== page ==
Climb High, Climb Hard, Come Home,
Sunday, June 22, 2008
The rest of the team is moving well and we all just want to arrive at base camp and escape the braying of the donkeys that happens every nite. I am not sure which team hired donkeys but they should be severly reprimanded. The braying is a constant throughut the nite.
Hopefully I will be able to send a few pictures once we reach base camp.
Climb High, Climb Hard, Come Home!
Saturday, June 21, 2008
We are about a mile below the base of the Baltaro glagcier. We are going to spend the day resting and the porters will take care of their meat rations The chickens and goats that have been travelling with us will no longer be on the trek, except in our bellies.
On Saturday we will hike to Urdukas which is about an 8 hour hike up the side of the glacier. Spend the night and then move up to Goro 2, then onto Concordia, then base camp. We have been moving quite well, and the porters are helping out tremendously. We have 110 porters carrying about 25kg per person. That is not all our own food and gear, but they are also carrying the food that they need for a 11 day hike for all those people as well.
We have been fortunate with weather, which has been cloudy an overcast in the afternoon with a little rain. Which helps keep it cool, and keeps the dust down.
A few stomach issues have been happening, but nothing that is not expected.
A personal note, my grandmother passed away on Wednesday afternoon. She and my Grandfather just celebrated their 65th anniversary a few weeks ago, and many of you sent them cards for that amazing milestone. I want to thank you for that, it provide a big boost for my grandmother to receive cards from all over the world. I think it helped motivate her to keep going until that celebration. I am thankful she had a great life, full of love and kindness. She is in my thoughts and prayers. If she could be in yours as well I would appreciate it.
"It is a fearful thing to love which death can touch." Anne Smith
All the Best,
Sunday, June 15, 2008
Thursday, June 12, 2008
If you were thinking that there is a major political event unfolding in Pakistan you are absolutely correct. This seems to be a trend with me. I arrive in a country just as things are starting to change. I might actually start hiring myself out to countries to facilitate change. They overthrew the Monarchy in Nepal while climbing Everest. A coup in Thailand while I was there. New government in Chile, etc....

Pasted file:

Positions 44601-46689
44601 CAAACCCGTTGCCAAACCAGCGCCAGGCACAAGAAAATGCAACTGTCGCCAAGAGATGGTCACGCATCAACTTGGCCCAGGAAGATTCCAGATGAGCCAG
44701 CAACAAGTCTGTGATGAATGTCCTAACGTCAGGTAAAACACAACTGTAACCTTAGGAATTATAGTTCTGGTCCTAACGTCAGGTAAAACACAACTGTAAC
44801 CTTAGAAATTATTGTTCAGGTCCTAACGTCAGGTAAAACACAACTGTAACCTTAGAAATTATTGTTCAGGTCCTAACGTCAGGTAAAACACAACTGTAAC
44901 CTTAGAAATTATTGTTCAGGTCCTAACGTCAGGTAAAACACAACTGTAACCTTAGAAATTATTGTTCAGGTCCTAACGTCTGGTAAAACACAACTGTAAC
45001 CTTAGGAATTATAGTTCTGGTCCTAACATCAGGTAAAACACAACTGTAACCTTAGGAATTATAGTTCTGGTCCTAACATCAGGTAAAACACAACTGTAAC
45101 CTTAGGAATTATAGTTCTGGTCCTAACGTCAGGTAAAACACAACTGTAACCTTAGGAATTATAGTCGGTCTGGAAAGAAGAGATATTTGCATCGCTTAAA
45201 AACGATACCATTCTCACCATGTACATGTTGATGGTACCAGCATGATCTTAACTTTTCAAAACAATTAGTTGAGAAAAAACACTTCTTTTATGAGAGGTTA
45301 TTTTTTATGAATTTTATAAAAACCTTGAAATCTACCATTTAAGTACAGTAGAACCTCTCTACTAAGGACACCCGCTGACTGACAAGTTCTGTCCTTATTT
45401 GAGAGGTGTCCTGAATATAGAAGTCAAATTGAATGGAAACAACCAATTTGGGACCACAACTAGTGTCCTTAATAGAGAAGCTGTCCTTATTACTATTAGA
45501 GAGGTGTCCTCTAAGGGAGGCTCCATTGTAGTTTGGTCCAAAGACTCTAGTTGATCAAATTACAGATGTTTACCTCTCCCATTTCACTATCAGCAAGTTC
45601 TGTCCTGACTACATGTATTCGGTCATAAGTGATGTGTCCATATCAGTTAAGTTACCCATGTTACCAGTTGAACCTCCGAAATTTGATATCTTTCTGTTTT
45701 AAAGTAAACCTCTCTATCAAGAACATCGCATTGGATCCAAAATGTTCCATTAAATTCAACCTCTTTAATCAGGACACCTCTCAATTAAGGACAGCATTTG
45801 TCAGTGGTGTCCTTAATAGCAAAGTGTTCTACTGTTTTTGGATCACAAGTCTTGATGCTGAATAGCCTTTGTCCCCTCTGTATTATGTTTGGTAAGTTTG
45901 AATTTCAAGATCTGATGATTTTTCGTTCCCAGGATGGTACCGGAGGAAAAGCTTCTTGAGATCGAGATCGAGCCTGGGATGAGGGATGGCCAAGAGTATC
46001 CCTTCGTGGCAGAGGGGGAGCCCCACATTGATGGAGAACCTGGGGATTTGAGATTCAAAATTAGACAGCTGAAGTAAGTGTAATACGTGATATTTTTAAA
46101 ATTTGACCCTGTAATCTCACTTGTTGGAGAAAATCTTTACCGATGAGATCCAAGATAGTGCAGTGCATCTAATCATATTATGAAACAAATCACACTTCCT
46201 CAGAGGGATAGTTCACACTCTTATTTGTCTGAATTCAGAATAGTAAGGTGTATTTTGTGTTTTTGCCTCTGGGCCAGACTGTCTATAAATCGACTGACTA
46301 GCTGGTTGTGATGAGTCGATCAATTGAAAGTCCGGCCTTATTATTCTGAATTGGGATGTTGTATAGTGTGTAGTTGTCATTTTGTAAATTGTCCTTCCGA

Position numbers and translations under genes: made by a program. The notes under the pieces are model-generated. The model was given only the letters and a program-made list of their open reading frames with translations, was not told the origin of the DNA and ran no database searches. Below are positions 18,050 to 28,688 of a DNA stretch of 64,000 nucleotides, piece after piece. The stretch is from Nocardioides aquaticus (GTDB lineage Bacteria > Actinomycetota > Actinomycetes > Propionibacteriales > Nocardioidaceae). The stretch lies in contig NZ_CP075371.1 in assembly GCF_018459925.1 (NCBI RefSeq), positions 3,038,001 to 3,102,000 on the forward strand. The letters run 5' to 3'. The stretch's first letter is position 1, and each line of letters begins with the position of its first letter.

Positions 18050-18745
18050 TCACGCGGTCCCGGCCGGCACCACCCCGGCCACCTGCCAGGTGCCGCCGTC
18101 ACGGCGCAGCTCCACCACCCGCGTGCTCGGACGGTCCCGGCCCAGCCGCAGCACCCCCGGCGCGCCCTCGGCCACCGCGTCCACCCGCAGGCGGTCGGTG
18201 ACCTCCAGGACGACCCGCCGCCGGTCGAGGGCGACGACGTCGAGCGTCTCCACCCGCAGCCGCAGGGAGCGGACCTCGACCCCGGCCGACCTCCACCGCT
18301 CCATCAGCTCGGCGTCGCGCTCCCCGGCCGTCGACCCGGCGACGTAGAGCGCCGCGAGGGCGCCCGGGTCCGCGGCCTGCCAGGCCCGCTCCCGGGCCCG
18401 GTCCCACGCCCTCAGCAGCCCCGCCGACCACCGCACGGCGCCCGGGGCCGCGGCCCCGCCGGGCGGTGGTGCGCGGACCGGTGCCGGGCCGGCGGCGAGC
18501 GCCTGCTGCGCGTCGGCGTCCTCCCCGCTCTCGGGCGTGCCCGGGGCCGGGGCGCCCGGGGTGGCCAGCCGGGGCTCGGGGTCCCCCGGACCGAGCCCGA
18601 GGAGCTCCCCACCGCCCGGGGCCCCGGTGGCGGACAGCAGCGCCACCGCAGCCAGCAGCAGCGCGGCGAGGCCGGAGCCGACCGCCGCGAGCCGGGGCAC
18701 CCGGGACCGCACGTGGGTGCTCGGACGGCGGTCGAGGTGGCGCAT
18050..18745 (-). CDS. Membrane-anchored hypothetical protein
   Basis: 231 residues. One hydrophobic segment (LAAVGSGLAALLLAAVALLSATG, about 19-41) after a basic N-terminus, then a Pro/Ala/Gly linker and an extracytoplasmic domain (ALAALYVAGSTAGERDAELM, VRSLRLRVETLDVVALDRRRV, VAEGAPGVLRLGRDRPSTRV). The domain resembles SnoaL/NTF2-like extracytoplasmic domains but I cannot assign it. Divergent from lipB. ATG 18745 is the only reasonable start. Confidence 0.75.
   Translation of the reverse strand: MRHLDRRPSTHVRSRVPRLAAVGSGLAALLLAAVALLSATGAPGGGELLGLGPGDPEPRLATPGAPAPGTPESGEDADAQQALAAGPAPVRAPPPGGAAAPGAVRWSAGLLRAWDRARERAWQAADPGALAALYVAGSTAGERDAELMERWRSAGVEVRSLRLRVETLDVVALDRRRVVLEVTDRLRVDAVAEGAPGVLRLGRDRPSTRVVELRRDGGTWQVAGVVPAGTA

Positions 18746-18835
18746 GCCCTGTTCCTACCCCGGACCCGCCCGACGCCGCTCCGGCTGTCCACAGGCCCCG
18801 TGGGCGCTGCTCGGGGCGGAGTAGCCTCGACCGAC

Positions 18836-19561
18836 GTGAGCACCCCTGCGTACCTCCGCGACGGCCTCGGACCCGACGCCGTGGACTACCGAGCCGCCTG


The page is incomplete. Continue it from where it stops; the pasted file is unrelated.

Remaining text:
Friday there will be a huge political demonstration by the attorneys and judges within Pakistan. They have been marching across the country for a few days and converge on Islamabad on Friday. From what I understand they are trying to change the constitution within Pakistan to have the less power within the executive branch and more power in the legislative branch. We will see if it has any impact.
Our plan is to lay low in the Warid Telecom Guest House that we are being hosted at by my friend, Shahzad Rauf, and his company, Warid Telecom.
This has affected our plans slightly, but not significantly and everything should be back to normal by Saturday. We will fly to Skardu on Saturday, spend a few days there sorting gear, weighing loads, and preparing for the trek. After that we will start our trek into Base Camp from Askole which will take us about 7 days.
The team is strong and excited and we are all looking forward to getting in the mountains, although we will miss the plush accomodations of the past few days.
Again, no need to worry, we will be safe and sound in our guest house.
Climb High, Climb Hard, Come Home
Monday, June 9, 2008
A calm is descending upon me as I prepare to depart the hectic frenzy that has ensued my life over the past few weeks. The frenzy of packing, buying, and double checking everything. There is only one thing that I have forgotten that I can think of and it is not essential.
I am excited, nervous, and full of anticpation. I just spoke with my friend Beth G on the phone and she said have fun. My comment was that mountaineering is not fun while your doing it, but exhilarating in retrospect. Very similar to Mark Twains comment about travel. And K2 is travel to the extreme. My goal is to be safe, be calm, and above all else come home.